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The Importance of Arts in Young People's Lives

Recently I've heard a lovely song with very simple powerful words. It made me think about many of my feelings during my adolescence and reminded me why I often felt school was so irrelevant to me during most of my youth.

"I am covered in skin
no one gets to come in,
Pull me out from inside
I am folded and unfolded and unfolding..."
from the song "colorblind" by Counting Crows

There is so much talk in education circles, particularly among politicians and administrators about math and science scores, but not so much concern about the feelings of young people as they are growing up. Adults often expect young people to just put aside these feelings and concentrate on their studies because this is how they can supposedly insure their secure future. Of course, if the children are aware of what's happening in the adult world around them (and of course they are!), they can sense that studying won't guarantee them anything about their future.

But, children do need to develop some understanding about their feelings and how to take care of themselves. If a young boy or girl never hears the words or feelings - "I am covered in skin - no one gets to come in", they can easily imagine that they are the only ones feeling that way and be afraid to talk about such feelings with other young people or with caring adults. Some kids go deeper and deeper inside because they never feel that others understand their feelings or want to pull them out. Or they can't figure out how to pull themselves out.

In the same way, the idea that we are complex and have many different feelings and that we are developing beings just isn't a part of school curriculum. School mostly treats kids like scores: "What did you get on your math test?" "I got a 65." Which is like saying, "I'm a number." And what they hear is usually about states, not processes. "You're right!" "You're wrong!" But kids are feeling: "I am folded... and unfolded... and unfolding." opposites and processes, being and becoming... not scores... not numbers... not little bits of grammar and vocabulary... not little scientific facts... not right... not wrong.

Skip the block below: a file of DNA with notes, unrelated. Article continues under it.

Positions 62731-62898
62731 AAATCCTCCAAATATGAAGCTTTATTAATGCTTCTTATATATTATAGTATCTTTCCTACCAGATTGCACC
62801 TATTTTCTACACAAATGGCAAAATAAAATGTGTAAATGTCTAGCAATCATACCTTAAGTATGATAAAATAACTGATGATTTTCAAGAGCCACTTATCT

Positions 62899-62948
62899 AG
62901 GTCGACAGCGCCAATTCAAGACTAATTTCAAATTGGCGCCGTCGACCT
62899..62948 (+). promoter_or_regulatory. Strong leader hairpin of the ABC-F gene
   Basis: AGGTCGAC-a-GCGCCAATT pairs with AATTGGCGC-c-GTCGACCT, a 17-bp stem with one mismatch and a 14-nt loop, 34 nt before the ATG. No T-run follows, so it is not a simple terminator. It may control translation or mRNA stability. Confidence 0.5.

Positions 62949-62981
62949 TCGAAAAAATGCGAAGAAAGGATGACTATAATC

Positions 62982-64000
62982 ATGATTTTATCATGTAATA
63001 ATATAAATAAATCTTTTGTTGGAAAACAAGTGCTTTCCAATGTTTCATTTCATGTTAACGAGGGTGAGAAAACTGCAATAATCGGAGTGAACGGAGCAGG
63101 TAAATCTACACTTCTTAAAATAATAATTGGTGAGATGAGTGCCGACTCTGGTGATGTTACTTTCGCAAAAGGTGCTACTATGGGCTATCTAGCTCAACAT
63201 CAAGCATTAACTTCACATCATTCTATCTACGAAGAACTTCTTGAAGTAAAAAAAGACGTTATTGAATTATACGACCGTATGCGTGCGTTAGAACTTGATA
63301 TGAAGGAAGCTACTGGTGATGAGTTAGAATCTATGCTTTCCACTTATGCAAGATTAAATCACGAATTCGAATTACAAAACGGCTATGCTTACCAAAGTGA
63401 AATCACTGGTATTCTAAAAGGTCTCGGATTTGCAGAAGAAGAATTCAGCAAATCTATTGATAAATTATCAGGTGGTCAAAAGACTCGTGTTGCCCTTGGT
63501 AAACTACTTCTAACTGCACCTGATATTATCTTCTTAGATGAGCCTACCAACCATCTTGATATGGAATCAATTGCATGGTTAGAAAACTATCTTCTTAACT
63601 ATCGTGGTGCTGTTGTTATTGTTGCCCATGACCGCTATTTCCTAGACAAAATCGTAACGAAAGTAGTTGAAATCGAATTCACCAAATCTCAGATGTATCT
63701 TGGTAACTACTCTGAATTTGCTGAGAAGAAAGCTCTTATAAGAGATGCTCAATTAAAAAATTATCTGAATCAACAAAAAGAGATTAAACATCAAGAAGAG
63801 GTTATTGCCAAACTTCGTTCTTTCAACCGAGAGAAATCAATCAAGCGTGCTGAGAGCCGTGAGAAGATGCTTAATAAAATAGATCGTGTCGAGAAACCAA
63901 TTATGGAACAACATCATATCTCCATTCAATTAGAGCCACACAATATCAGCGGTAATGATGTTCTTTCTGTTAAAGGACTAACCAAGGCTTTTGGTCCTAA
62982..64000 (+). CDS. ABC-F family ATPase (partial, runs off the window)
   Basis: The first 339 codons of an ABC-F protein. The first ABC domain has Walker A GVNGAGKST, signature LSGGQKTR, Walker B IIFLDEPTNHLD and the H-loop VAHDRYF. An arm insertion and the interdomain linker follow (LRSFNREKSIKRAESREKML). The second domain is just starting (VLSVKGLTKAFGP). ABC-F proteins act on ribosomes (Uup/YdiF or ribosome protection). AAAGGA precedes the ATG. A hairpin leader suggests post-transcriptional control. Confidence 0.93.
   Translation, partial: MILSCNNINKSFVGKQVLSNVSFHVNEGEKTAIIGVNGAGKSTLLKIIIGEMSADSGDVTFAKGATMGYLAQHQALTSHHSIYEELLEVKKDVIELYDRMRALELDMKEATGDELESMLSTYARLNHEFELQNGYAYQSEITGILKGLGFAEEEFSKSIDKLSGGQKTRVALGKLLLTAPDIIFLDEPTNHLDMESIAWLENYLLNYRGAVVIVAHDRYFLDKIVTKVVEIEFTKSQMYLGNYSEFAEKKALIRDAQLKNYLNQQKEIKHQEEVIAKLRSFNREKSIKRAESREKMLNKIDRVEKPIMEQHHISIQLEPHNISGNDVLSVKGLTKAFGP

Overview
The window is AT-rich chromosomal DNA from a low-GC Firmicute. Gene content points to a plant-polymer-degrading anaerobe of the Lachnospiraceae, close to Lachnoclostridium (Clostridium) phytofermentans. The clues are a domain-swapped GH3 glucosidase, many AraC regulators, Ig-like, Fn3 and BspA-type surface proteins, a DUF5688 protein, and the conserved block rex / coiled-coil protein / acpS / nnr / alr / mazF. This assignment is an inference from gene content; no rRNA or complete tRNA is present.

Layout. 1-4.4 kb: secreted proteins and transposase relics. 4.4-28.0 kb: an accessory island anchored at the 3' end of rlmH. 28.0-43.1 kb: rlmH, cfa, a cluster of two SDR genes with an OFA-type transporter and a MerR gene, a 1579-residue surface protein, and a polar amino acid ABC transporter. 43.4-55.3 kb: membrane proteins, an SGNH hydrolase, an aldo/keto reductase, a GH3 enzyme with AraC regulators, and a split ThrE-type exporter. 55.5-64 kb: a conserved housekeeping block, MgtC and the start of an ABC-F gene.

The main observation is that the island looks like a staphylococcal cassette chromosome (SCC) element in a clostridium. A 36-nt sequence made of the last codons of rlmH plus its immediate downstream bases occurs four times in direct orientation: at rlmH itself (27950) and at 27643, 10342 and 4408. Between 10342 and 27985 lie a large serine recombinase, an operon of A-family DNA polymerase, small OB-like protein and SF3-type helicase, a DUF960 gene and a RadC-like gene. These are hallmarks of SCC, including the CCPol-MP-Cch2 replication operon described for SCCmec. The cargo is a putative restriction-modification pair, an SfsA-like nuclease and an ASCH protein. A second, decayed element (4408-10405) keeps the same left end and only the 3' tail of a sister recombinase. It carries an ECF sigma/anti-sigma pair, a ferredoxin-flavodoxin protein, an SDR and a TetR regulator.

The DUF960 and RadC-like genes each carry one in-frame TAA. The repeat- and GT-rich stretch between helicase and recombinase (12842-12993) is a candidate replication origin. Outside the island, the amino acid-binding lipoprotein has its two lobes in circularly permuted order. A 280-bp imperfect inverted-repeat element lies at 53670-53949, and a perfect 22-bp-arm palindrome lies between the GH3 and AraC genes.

So where can young people find some connection between their feelings and what happens in school? I think it comes through the arts - through music, through painting and drawing - both their own and that of others. In my experience of teaching in Japan and having children go through Japanese schools, I believe that primary schools are generally pretty good at bringing arts into the lives of children, but as kids move into middle and high school, everything gets compartmentalized. If the kids are lucky, there will be a good program of music and art, but it's separate from everything else.

The April 8, 2010 edition of Yomiuri Online reported on comparative research that was done on students from 4 different countries regarding classroom behavior.
( in Japanese)
The phrasing in the report was a bit vague saying that 45.1% of Japanese students sometimes or always sleep in class (compared to 32.3% for South Korea; 20.8% for America; 4% for China.) But the point brought out for me was that many Japanese students don't feel any connection between themselves and what is going on in the classroom, so they turn off.

I believe that one important way of helping students feel these connections is by utilizing music and art in ways which make other subject matter relevant to their lives.

In my first years of teaching high school in Japan I introduced a program called "English through singing and dancing." The administration and most teachers (and quite a few students as well) thought it was a pretty crazy idea. Throughout my teaching career I used listening to music, singing and drawing as part of my classes.

One of the most memorable times for me was asking my students to put their heads down on their desks, close their eyes, quiet their minds and listen to Cat Stevens'sing "Morning has Broken", a song praising the beauty of morning. Students kept a journal and some wrote about the experience, but most of them said nothing. Perhaps it had been forgotten in the busy rush of their day. Perhaps it wouldn't have been lost if some other teachers had used music in their math or science lessons.

But I did meet a student many years later who said that listening to that song in class was one of the most memorable experiences in his high school life...

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